I have pondered and considered, and I have determined that what this city needs - OK, one thing of many that this city needs - is more bitchin'-ass slide guitarists.
Bitchin'-ass. It's a technical term. It means "bitchin'-ass."
I came to this realization Saturday night watching Ten Miles Of Bad Road at Hell's Kitchen. Jakob Jess is in Ten Miles Of Bad Road, and all aforementioned slide guitar-related adjectives - I suppose it was just the one, over and over, actually - apply firmly to him.
Now that I think about it, we're also running a little short on harmonica-playing drummers here in T-town, so Ten Miles of Bad Road can fill that niche, as well, with Justin Hosea in tow.
The crux of it really is, I suppose, we don't have much of a country-rock scene here in Tacoma - at least as far as I know. Maybe country rockers are everywhere, and I just don't land at those shows. But Saturday was definitely a Telecaster night out at Hell's Kitchen - three such guitars in the span of two bands which in most cases means that country music was involved somehow.
I was glad to finally see Aces Up, with whom I had played a show at Hell's Kitchen's former digs, but never actually heard. Aces Up hail from Bonney Lake, and I guess if any part of Pierce County was going to produce lyrics such as, "I like my trucks like I like my women / Big and beefy with a torqued-out engine / Might take a little while to get her going / But once you got her started man she don't stop a-rollin'," it might as well be Bonney Lake.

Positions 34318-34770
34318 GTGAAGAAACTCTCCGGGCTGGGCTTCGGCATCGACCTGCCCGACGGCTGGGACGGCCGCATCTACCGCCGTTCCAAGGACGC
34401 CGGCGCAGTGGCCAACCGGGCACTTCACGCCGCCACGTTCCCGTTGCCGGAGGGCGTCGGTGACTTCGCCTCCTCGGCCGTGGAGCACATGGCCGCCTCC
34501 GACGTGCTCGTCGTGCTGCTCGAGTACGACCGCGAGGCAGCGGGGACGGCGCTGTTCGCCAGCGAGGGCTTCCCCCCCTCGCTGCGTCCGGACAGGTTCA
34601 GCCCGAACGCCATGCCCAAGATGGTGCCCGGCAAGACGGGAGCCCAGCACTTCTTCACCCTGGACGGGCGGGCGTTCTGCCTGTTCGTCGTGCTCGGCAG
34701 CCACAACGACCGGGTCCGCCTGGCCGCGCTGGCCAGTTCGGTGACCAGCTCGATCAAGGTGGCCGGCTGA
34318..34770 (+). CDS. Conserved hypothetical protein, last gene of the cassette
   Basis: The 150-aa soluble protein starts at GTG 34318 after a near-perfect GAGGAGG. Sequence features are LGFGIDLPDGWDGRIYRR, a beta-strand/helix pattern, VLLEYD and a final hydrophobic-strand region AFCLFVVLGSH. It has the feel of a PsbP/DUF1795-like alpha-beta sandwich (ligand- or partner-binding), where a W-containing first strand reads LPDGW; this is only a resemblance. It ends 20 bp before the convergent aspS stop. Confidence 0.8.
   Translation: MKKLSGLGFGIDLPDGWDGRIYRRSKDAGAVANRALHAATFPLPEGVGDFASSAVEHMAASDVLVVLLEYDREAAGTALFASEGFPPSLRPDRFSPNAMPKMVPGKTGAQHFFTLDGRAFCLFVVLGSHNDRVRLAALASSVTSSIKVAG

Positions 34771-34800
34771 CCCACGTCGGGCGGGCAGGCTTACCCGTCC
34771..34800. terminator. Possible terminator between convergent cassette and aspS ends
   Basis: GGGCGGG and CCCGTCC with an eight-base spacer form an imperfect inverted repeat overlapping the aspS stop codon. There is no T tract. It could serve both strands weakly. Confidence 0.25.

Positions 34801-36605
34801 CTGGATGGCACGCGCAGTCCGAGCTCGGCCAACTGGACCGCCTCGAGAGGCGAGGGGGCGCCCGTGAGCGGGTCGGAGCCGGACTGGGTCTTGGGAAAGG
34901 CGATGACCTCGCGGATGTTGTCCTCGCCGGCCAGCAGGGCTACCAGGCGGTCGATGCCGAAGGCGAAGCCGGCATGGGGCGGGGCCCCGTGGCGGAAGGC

Aces Up's MySpace describes the band as a "unique blend of blue-collar country and the distinct sounds of the famous Seattle, Washington rock scene." However, I submit that Ten Miles Of Bad Road suit this description better. Aces Up is tight, straightforward country rock. Ten Miles have the grunge on them and in them - a dirtier crunch, a looser feel and a penchant for train-wreck endings.
Since both bands seemed pretty excited about alcohol, I'll give it to you in those terms. Aces Up is a summer barbecue with a cooler full of beer - in cans. Ten Miles is a couple friends holed up in a leaky-roofed dive with two glasses and a bottle of bourbon. A cheap bottle of bourbon. The headache will be worse in the morning, and you might not be able to find your pants, but damn if it isn't fun while it lasts.
It also means Ten Miles of Bad Road is a little less like country, which makes me more likely to go see them. I don't mean that as a dig at the quality of Aces Up, because the band is good at what they do. I just don't really like country that sounds like country - at least the kind of country you hear on country radio stations, as the poor overworked buttons on one ex-girlfriend's car stereo can surely attest.
I would tell you the next time you can see Ten Miles Of Bad Road in our fair city is March 11 at O'Malley's, but the band's calendar appears to be confused and insists that they are simultaneously playing the Central Tavern in the Northland. So I'll point you to March 28 at Jazzbones instead until they clear that up. Aces Up can be found at The Swiss next Sunday, Feb. 28.